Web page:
Animal Source Foods in Young Child Nutrition: From Evidence to Policy
By: Max DeCaro, ‘25
On March 27th, 2023, Lehigh University’s College of Health and Institute of Health Policy & Politics were honored to welcome Dr. Lora Iannotti to speak as part of an ongoing nutrition-focused population health colloquium. Her webinar presentation was entitled: Animal Source Foods in Young Child Nutrition: From Evidence to Policy. Dr. Iannotti is a professor in the Institute of Public Health at Washington University in St. Louis’s Brown School.
Iannotti was introduced by Dr. Beth Dolan, the Interim Dean for Lehigh’s College of Health, and Dr. Eduardo Gómez, the Director of Lehigh’s Institute for Health Policy & Politics and a leading scholar in the politics of food, nutrition, and health. Dolan and Gómez discussed Dr. Iannotti’s expertise in the areas of maternal and child nutrition and infectious diseases, particularly in the contexts of poverty. Iannotti applies epidemiological methods in order to investigate public health interventions aimed at the prevention of stunted childhood growth, and leads projects in Haiti, Ecuador, and East Africa in collaboration with local partners. In addition, she is the founder and director of the E3 Nutrition Lab, is on multiple journal and public health advisory boards, and consults with the World Health Organization (WHO) and other international NGOs.
Iannotti began her lecture with a discussion on current global nutrition disparities and how related nutritional deficiencies, including issues of “hidden hunger,” have impacted the development of hundreds of millions of children. Iannotti discussed how in her E3 Nutrition Lab, the primary focus is on working to create, evaluate, and implement interventions which effectively and equitably lessen the prevalence and negative effects of stunted childhood development. In particular, she and her team focus on the positive impacts of childhood nutrition programs which focus on animal source foods. Dr. Iannotti expanded on the nutritional values of animal source foods and their importance in providing easily bioavailable nutrients to children within the critical first 1,000 days of life, including pregnancy and lactation. She explained: “In global public health nutrition, we emphasize the first 1,000 days of life because in the first 1,000 days of life, if there are insults or lack of certain nutrients during that period, you can have irreparable harm and consequences that last through a lifetime.” During these early life periods, Iannotti explains, the gastric capacity of children is highly limited, and thus necessitates the presence of easily bioavailable nutrients in the diet in order to ensure efficient nutrient uptake. Along with this, Dr. Iannotti emphasizes how the level of these important nutrients and state of those nutrients (how easily they can be transformed into things able to be used by the human body, etc.) is much higher and biologically available in animal-based, rather than plant-based, food products.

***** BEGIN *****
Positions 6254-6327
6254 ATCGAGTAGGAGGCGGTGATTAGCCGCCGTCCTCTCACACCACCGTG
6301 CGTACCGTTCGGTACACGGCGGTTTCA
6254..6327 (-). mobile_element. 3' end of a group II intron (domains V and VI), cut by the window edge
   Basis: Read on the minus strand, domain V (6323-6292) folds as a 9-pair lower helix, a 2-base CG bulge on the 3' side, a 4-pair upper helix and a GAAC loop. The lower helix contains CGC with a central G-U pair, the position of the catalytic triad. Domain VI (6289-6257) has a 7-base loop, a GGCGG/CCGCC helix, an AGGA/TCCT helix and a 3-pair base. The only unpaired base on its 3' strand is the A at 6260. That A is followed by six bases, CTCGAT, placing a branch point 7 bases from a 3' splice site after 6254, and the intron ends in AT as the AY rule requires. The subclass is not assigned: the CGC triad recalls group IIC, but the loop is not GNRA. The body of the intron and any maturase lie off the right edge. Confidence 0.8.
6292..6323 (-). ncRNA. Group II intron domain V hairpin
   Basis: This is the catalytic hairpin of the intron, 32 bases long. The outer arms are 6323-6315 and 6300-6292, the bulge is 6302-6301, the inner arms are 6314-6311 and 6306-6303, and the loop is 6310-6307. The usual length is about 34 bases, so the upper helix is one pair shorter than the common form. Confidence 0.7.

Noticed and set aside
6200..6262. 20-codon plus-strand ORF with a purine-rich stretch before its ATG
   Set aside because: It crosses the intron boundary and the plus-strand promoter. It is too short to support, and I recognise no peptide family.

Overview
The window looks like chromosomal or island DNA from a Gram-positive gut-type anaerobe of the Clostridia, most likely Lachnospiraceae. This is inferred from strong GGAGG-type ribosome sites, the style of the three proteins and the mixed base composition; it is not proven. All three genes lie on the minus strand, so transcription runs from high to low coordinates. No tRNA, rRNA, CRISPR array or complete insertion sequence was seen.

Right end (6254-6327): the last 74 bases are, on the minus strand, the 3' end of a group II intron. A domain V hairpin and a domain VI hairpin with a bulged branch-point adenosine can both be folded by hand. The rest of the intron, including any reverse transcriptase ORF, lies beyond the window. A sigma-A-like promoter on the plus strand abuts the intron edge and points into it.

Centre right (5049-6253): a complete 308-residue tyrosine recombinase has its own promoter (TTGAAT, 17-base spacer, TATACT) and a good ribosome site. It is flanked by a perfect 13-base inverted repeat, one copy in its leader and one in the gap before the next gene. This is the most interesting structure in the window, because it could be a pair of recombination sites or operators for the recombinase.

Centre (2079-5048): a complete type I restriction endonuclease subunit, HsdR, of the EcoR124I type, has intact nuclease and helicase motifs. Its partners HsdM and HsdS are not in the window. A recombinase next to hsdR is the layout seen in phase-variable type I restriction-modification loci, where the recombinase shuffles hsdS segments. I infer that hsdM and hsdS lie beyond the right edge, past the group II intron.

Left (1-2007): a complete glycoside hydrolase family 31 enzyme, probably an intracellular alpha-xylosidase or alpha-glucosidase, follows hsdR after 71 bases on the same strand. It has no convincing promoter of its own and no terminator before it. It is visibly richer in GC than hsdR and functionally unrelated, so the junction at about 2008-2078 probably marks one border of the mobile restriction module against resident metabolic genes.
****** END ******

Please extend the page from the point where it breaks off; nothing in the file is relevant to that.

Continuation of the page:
In addition, Dr. Iannotti took care to emphasize the importance of nuance and complexity in these situations, stressing that health disparities can be seen not only between but also within countries and that stunted growth can arise from generally poor diets and not simply the absence of food. Along with this, Iannotti discusses the challenges that often arise with animal source foods, such as large-scale farming’s contributions to climate change and destruction of biodiversity and high prices of many of these foods. She then goes on to address how her and her team work around these issues through many avenues, notably by focusing on animal products which are sustainable and cheap (fish, milk, and eggs are given as examples). In addition, the E3 Nutrition Lab team works to make sure that all foods in their interventions are cheap and culturally acceptable within the areas that they work before starting an intervention to help ensure success and equity throughout the process.